The Group of Seven leading industrialized democracies, beset by slow growth and big deficits, are reluctant to put up large amounts of new money for Russia and are turning instead to the International Monetary Fund to provide major new lending for Moscow, Western diplomats say.
But such a move would require the IMF to loosen its normally stringent loan requirements on such economic factors as Russia's inflation rate, money supply growth and government spending level.It is unclear whether the IMF is willing to change the lending terms it has applied in countries ranging from Argentina to Mexico to Poland.
Usually, as a condition for an IMF loan, a country must establish a credible program to deal with its economic problems. Russia has so far failed to present an acceptable plan to the IMF.
IMF officers worry that relaxing the loan conditions for Russia might bring requests for favors from other needy countries.
The IMF is also sensitive about appearing to do the bidding of the Group of Seven, which is composed of the United States, Japan, Germany, Britain, France, Italy and Canada, according to sources within the IMF.
"The industrial countries don't have much of their own to give, so they look to the IMF to be creative," said an IMF source. "The G-7 will need to provide the political will for action."
Foreign and finance ministers from the G-7 countries are scheduled to meet in mid-April to coordinate aid to Russia.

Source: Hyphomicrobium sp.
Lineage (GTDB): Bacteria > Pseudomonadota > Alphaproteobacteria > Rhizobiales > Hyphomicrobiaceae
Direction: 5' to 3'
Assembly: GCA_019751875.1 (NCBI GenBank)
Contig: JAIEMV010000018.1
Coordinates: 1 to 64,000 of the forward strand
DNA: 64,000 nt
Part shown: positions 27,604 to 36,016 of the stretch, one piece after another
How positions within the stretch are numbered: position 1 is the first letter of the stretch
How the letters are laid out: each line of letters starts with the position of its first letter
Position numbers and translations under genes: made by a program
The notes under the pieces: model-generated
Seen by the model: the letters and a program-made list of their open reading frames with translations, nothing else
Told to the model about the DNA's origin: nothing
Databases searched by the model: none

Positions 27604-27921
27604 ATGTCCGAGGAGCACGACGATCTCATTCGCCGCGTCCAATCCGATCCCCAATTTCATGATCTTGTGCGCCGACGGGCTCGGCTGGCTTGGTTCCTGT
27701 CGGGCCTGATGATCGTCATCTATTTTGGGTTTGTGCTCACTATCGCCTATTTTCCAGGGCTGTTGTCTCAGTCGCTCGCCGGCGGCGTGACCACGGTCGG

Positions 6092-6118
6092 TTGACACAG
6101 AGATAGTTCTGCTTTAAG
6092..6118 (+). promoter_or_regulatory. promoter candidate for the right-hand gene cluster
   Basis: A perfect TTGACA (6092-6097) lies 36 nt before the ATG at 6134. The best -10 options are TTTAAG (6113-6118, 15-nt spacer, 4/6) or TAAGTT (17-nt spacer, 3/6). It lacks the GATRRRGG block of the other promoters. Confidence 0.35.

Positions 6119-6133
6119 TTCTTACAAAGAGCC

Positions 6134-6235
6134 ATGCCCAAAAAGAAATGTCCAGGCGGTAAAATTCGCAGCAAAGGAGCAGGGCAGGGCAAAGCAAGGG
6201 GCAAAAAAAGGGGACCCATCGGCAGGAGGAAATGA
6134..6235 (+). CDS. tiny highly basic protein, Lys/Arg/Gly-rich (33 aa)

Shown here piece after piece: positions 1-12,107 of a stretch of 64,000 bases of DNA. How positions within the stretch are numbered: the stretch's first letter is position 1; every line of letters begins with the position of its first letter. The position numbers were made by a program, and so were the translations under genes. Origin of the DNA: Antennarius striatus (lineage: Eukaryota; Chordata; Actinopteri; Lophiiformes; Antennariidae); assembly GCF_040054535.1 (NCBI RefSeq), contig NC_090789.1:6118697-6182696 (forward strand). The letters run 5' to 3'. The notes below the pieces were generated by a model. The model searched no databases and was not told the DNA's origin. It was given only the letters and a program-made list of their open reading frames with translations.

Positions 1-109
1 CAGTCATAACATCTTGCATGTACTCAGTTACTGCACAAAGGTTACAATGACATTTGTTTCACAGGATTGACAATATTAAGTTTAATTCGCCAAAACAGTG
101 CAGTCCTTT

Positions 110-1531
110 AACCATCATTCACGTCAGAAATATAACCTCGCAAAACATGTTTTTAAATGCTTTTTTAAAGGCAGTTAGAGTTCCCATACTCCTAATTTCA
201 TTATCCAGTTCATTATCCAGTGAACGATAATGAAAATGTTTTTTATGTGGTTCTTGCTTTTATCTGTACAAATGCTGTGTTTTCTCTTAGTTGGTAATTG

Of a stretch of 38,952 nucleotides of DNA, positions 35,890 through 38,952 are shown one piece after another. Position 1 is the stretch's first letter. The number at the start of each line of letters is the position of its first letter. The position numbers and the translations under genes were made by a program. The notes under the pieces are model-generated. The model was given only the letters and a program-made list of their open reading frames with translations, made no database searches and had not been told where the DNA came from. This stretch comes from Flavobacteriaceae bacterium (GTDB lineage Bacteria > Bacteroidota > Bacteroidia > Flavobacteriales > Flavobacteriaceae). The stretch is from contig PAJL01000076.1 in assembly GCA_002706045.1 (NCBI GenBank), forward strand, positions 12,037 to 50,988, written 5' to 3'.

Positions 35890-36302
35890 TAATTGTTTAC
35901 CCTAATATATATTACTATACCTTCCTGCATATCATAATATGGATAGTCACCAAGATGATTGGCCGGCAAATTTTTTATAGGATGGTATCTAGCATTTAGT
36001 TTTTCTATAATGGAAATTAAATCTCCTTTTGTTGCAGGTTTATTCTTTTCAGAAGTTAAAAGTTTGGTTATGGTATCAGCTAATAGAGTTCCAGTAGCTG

In a letter to G-7 members last week, the Clinton administration proposed that the IMF find ways to finance Russian imports, especially of capital goods needed to modernize industries.
Russia is allowed to draw between $3 billion and $4 billion from IMF reserves, the amount of Russia's own quota in the fund. The question facing G-7 members is whether to recommend formulas that would double or triple Russia's lending power through the IMF and under what conditions.
The loan program was not designed to assist former communist countries in making the difficult transition to market economies.
The G-7 countries have expressed a willingness to provide some aid to Russia despite their own economic difficulties. They expect to restructure Russia's current debt, which stands at over $75 billion, Western diplomats said. Such a move would simply recognize the current reality, which is that Russia has not been making debt payments.
"We would be putting the best face on a bad situation," said a Western diplomat.